Most EPA safety estimates, like the one for DBP, are based on data from testing in animals. The calculation for a safety level -- which is called a Reference Dose, or RfD -- starts with basic toxicological research, which involves dosing rodents at higher and higher levels until an effect is seen. Scientists work downwards from those high dose levels, determining the highest dose that causes no effect in rodents. This no-effect level is then divided by a factor of to 0 to provide an additional margin of safety. When this work was done for DBP, this procedure originally resulted in an RfD of micrograms per kilogram of body weight per day. For an adult male, that amounts to less than 3 ten-thousandths of an ounce a day.
Special interest groups, currently pressuring nail polish makers to drop DBP from their formulations, questioned the RfD of , claiming it was based on old data and might be outdated. EPA's review of the current science, which recalculated DBP's safety level using the latest and most reliable rodent studies, squarely answers this question. The draft of EPA's review now sets the reference dose significantly higher -- at 300 micrograms per kilogram per day. EPA says its new RfD for DBP merits a "high confidence" rating.
To put the new, higher safety level in terms of risk, the U.S. Centers for Disease Control and Prevention says that, based on the most recent biomonitoring data, the average daily human exposure to DBP is less than one microgram per kilogram per day. This is 300 times lower than EPA's new RfD.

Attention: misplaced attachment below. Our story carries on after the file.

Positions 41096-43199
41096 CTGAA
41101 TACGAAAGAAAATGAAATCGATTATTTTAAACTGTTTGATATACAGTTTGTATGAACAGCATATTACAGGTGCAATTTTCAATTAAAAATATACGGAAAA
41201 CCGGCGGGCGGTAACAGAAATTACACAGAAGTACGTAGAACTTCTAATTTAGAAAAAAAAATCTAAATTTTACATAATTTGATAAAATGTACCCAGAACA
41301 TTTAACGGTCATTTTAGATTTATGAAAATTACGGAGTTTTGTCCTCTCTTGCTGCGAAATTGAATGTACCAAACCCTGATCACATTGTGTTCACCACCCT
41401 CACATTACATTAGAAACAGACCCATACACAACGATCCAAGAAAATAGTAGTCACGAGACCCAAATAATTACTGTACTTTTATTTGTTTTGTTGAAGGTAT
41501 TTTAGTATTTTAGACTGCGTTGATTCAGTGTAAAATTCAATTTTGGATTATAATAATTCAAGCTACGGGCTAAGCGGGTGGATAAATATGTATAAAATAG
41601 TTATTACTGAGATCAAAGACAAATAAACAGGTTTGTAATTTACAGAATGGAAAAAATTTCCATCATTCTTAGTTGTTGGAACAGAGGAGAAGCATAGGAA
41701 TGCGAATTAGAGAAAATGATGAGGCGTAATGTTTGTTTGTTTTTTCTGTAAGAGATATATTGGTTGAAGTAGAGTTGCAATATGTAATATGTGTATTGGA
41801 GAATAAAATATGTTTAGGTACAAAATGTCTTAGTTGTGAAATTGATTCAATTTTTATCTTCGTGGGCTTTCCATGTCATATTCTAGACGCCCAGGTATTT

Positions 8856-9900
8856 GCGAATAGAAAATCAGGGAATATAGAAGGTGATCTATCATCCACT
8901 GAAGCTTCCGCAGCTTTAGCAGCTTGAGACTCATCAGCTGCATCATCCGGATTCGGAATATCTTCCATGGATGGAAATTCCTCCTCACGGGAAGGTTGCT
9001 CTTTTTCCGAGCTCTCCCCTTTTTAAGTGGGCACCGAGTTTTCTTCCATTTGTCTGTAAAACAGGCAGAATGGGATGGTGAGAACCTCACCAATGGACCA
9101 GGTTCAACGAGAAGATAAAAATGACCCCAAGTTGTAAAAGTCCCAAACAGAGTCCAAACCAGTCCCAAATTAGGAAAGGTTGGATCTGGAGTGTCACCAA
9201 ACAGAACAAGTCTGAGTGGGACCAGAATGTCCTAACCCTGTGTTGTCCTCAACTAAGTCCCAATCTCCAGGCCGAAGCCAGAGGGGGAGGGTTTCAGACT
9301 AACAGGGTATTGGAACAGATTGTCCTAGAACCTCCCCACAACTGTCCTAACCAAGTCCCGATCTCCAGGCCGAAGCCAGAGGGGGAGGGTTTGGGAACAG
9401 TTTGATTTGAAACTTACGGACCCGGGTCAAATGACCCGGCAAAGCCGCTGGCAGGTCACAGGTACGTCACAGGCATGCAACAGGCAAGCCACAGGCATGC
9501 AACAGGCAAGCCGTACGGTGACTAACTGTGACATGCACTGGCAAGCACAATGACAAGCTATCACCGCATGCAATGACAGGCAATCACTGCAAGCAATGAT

In the course of updating its DBP safety level, the EPA also reviewed recent studies that report a statistical connection between phthalate exposure and human biological effects. One of these studies was the much-ballyhooed study by Dr. Shanna Swan claiming to show effects on male infants resulting from maternal exposure to a group of phthalates including DBP. EPA's review slaps another big question mark on the Swan study, finding "limitations" regarding the measurements used and the way maternal phthalate exposure was measured, among other problems, which in its opinion made Swan's work unsuitable for drawing any conclusions.
"If you look across the spectrum of reviews of DBP," said Marian Stanley, Manager of the Phthalate Esters Panel of the American Chemistry Council, "the news is good. A scientific risk assessment conducted by the European Union found 'no concern for consumers using nail polish containing DBP.' A U.S. review studying all uses of DBP found 'minimal concern" for pregnant women with average exposure. A government sanctioned scientific review found DBP 'safe as used' in current applications." So why is it banned from nail polish in Europe, and under attack in the United States? "Your guess is as good as mine," said Stanley. "We certainly know what it's not based on. It's not based on science."